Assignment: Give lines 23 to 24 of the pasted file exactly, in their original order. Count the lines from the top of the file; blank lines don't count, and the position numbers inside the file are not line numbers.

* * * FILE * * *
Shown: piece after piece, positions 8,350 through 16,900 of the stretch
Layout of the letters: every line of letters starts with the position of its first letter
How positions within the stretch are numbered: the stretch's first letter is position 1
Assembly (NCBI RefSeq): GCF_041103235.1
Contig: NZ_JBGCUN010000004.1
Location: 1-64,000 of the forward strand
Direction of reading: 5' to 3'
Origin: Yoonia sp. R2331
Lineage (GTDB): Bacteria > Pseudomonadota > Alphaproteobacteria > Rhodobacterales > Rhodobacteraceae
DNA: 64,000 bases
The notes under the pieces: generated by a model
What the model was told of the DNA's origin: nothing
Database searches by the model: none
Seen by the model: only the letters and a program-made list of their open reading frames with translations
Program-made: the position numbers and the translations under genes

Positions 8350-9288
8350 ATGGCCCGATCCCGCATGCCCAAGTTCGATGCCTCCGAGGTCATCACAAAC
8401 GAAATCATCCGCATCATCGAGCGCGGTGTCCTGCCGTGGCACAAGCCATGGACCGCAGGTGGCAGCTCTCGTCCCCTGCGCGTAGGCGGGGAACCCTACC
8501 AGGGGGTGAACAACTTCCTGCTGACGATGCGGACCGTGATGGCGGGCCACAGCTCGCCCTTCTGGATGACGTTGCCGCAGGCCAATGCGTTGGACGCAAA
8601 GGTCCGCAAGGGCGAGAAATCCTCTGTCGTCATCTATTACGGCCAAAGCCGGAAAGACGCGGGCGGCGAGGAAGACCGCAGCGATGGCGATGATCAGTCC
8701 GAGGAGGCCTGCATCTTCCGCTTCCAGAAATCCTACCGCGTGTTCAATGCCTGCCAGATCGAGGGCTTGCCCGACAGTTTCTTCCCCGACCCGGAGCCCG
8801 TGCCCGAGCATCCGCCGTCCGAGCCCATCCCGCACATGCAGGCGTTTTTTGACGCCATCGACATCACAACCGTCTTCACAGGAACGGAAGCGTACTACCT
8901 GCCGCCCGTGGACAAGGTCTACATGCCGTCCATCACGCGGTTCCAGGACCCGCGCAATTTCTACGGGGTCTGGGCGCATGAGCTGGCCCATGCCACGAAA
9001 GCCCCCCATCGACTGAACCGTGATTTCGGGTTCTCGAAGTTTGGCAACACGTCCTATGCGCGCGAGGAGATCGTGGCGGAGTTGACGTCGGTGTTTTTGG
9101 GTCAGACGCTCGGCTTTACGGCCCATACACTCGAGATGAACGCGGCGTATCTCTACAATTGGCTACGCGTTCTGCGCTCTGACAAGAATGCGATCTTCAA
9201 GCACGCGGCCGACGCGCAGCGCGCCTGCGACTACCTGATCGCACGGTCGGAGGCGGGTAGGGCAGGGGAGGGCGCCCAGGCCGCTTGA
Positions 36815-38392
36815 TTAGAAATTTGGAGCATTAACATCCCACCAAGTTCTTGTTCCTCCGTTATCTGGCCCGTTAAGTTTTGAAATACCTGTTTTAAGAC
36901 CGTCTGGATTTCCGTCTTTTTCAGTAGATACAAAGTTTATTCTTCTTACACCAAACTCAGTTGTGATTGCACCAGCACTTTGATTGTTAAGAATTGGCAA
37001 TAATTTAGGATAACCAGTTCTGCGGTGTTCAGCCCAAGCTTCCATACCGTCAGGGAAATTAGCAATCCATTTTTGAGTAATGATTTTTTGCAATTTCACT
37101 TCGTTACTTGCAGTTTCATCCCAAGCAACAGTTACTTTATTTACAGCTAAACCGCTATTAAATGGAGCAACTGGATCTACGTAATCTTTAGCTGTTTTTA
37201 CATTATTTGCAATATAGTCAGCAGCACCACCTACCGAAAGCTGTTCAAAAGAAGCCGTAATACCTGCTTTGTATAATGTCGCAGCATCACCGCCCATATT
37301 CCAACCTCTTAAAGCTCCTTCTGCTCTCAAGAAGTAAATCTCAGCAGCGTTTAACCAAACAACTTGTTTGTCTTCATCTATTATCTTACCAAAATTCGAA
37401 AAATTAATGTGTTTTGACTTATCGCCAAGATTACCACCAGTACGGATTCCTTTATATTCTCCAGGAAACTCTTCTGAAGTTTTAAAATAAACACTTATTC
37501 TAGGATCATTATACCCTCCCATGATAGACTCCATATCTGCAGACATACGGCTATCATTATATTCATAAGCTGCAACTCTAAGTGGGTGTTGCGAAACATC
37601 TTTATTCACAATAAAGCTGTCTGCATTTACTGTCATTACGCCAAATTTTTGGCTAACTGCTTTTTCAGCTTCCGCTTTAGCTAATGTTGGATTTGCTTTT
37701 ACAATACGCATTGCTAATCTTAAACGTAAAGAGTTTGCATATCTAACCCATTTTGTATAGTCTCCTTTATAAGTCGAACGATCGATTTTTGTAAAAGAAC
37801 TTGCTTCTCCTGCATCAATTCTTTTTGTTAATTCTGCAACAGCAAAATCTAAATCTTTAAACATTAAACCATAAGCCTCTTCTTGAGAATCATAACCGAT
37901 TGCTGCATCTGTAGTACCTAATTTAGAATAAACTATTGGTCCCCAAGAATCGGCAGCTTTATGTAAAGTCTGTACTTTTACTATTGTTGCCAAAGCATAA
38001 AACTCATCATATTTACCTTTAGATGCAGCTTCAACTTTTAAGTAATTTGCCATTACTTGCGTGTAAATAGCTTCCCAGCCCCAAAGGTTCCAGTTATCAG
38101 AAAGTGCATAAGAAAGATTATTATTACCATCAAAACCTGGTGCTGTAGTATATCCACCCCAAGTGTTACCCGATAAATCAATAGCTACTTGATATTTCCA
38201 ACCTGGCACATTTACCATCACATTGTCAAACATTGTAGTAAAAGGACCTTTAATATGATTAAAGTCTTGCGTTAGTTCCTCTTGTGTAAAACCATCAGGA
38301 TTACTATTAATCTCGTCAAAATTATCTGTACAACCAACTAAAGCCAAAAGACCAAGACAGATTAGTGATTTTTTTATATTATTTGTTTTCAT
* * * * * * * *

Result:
8901 GCCGCCCGTGGACAAGGTCTACATGCCGTCCATCACGCGGTTCCAGGACCCGCGCAATTTCTACGGGGTCTGGGCGCATGAGCTGGCCCATGCCACGAAA
9001 GCCCCCCATCGACTGAACCGTGATTTCGGGTTCTCGAAGTTTGGCAACACGTCCTATGCGCGCGAGGAGATCGTGGCGGAGTTGACGTCGGTGTTTTTGG